Kruse Rhododendron State Natural Reserve


What? :

This preserve that is located just north of Salt Point State Park contains second-growth redwood, Douglas-fir, grand firs, tanoaks, and a rhododendron.

There are few hiking options but not a lot more than that.


I do not see this park as a must visit for people that are on their highway 1 road trip, there are more impressive redwoods forests in other nearby parks.



Where? :

Kruse Rhododendron State Natural Reserve is located adjacent north to Salt Point State Park.

Drive on highway 1 twenty miles north of the town of Jenner. The reserve is adjacent to Salt Point State Park on the inland side of Highway One.

Near milepost 43 you will see the clear sign, turn onto Kruse Ranch Road, the pavement ends with a warning: “One lane road 1,000 feet ahead. No turn next 4 miles.” If you’re in a passenger car, proceed 1,000 feet to the small roadside parking area.

Google Map Link



When? :

The preserve is open year-round.


Nearby destination blogs:


Due note 1: free entrance, the reserve has no restrooms or trash receptacles. Pack it in; pack it out.


Due note 2: Pets and bicycles are not permitted on the trails.


Due note 3: Roughly from mid-April to mid-June enjoy the clusters of pink rhododendrons.


Due note 4: Edward P. Kruse donated the land to the people of California in 1933 as a living memorial to his father.


Due note 5: State Park units in the Sonoma-Mendocino Coast District do not allow launching, landing, or the operation of drones on State Park property.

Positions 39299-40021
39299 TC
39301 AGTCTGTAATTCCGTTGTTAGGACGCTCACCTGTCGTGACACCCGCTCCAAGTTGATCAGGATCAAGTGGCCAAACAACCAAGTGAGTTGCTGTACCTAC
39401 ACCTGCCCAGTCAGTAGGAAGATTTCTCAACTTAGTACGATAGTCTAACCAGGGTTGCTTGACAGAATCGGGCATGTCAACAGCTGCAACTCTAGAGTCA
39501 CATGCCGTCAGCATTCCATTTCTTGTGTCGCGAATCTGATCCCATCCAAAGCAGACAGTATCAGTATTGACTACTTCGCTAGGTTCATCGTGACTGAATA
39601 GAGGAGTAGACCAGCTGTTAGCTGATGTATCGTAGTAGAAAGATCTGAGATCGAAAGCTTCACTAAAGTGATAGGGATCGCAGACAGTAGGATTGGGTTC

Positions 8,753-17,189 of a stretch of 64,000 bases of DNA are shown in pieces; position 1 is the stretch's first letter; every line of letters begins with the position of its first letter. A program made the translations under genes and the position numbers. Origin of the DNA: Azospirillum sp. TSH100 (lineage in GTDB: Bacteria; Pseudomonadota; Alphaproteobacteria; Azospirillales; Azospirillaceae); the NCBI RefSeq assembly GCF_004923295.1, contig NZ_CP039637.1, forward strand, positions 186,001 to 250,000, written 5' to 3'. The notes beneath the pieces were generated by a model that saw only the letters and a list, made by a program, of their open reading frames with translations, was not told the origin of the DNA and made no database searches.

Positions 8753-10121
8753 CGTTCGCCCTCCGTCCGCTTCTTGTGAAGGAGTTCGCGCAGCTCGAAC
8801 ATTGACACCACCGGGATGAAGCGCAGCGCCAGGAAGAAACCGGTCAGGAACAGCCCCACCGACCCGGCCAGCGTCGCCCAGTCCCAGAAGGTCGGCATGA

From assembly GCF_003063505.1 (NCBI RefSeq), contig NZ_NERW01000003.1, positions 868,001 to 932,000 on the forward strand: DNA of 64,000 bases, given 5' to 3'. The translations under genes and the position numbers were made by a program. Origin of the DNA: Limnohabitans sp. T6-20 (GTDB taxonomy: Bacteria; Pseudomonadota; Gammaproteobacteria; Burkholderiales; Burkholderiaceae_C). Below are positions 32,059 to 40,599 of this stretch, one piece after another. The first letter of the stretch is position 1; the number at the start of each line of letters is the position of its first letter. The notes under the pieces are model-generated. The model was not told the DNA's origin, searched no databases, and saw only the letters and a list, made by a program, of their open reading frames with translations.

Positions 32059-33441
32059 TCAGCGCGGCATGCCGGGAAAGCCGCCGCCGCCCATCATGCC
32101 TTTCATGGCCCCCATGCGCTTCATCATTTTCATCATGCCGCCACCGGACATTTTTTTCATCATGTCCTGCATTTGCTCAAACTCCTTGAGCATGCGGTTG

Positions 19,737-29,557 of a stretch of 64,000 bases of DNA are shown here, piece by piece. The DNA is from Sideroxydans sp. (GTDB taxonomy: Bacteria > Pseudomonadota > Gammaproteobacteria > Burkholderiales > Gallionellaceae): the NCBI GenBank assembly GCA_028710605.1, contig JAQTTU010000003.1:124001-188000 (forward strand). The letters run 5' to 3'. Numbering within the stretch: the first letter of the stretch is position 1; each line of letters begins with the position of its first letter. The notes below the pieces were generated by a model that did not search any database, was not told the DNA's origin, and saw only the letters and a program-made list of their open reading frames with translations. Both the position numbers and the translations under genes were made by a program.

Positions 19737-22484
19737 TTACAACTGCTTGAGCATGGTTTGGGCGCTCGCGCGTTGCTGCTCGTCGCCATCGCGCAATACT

Due note 6: The road is in good condition for any passenger car but it is not recommended to long RV’s.



My thoughts:

I was not planning to visit here but when driving north from Salt Point State Park I saw the park sign on highway 1 and decided to visit here.

It was a rainy morning and the forest protect from the rain. As result of the heavy overnight rain all the small streams have running water.



The visit:

This preserve contains second-growth redwood, Douglas-fir, grand firs, tanoaks, and a plethora of rhododendrons. The state park service began a tan oak in the park during 1970 to preserve the rhododendron habitat by slowing natural succession.


When visiting here you can hike the two miles long loop trail that wind through the forest and mountain slops or only walk the short loop trail near the car parking.


When visiting here I did not have a lot of time, so I only walk the small loop trail near the parking lot. I drove up the 4 miles until a easy location where I can turn around.


A short and relaxing stop on my highway 1 road trip north.